Daniel Gerstle, an American who helped organize the festival and is producing a documentary about the group, was worried about terrorists targeting the Mogadishu festival. "The extremists who previously attacked musicians and who have been successful in banning the music in some parts of the country should be the last to know where we will be performing," he said. "It is safer for the youth and the musicians that way."
Lihle, however, didn't appear too worried, despite the specter of violence—or maybe he was just used to it. "I'm not scared, but I know that I must take care of myself," he said calmly when I asked him about it, and then his face cracked into a dazzling smile as the plane touched down.
"Welcome to Mogadishu," announced the pilot. The passengers applauded.
Soldiers in the Somali army. Photo by Janne Louise Andersen
The day before the flight, I met Shine, another festival organizer, in a hookah cafe in Nairobi. Shine had hundreds of last-minute chores and had just come from Eastleigh, where he has lived since he can remember. He was born in Somalia, which he described as his "motherland," while Kenya is his “fatherland.”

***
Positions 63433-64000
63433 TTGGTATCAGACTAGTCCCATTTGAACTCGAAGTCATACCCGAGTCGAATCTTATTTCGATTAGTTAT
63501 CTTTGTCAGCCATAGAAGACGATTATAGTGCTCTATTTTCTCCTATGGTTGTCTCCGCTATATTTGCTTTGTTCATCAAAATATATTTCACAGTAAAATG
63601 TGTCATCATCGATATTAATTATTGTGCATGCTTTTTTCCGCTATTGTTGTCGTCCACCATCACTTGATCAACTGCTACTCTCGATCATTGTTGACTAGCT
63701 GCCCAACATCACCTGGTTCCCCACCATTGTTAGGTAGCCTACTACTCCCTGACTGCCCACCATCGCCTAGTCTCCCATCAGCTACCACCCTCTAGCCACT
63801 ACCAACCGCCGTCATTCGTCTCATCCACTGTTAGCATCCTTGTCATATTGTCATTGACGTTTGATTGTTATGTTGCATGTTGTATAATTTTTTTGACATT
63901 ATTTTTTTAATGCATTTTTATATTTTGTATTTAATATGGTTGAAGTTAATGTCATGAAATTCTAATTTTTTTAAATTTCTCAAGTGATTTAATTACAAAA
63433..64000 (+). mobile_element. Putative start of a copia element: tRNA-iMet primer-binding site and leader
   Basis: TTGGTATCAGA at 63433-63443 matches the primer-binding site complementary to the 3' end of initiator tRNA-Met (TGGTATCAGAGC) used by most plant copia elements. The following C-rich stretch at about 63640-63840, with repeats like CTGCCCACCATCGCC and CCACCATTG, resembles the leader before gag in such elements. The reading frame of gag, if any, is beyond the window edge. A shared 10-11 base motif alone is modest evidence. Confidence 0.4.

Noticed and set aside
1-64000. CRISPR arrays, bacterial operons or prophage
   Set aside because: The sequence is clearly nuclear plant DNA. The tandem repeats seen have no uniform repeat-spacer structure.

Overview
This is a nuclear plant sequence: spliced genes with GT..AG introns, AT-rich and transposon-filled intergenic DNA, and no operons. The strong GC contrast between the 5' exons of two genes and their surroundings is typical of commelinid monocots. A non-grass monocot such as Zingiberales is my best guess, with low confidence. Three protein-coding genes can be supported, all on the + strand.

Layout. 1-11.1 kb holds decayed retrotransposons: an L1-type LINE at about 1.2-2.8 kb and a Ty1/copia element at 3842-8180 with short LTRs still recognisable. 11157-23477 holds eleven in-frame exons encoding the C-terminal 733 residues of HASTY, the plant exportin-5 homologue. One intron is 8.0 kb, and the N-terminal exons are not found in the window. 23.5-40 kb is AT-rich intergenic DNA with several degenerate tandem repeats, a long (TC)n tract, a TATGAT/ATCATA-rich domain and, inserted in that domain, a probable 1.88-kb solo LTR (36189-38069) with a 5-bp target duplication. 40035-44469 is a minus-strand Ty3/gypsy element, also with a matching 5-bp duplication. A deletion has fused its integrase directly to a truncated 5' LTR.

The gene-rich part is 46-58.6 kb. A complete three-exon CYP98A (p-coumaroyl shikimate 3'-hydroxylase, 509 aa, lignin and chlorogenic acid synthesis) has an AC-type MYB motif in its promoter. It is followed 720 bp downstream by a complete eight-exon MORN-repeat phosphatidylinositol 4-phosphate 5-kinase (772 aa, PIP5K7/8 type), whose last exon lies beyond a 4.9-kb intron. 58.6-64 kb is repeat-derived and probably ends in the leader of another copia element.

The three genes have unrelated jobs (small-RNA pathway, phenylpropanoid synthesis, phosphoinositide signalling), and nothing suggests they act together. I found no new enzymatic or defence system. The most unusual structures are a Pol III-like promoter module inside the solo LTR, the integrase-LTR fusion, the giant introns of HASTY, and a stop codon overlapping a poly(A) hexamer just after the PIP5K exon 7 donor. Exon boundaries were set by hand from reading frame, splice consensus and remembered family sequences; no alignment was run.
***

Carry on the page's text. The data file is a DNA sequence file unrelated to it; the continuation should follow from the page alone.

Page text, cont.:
"But I am Somali and would love to return when there is peace," he added. He travels back and forth between the countries he calls home, as well as Somali communities in the US and Europe, to perform and educate young people through concerts and workshops.
"When I came to Kenya, I was a refugee without any value," he told me, "but now I am a refugee who has some value and who can make a small chance for my people."
He said YouTube is the key to Waayaha Cusub's popularity among the new generation of Somalis, and helps spread their political messages. "Music can fight terrorism," he said. "If we can connect with young people through love and music, they will appreciate and have more respect for life."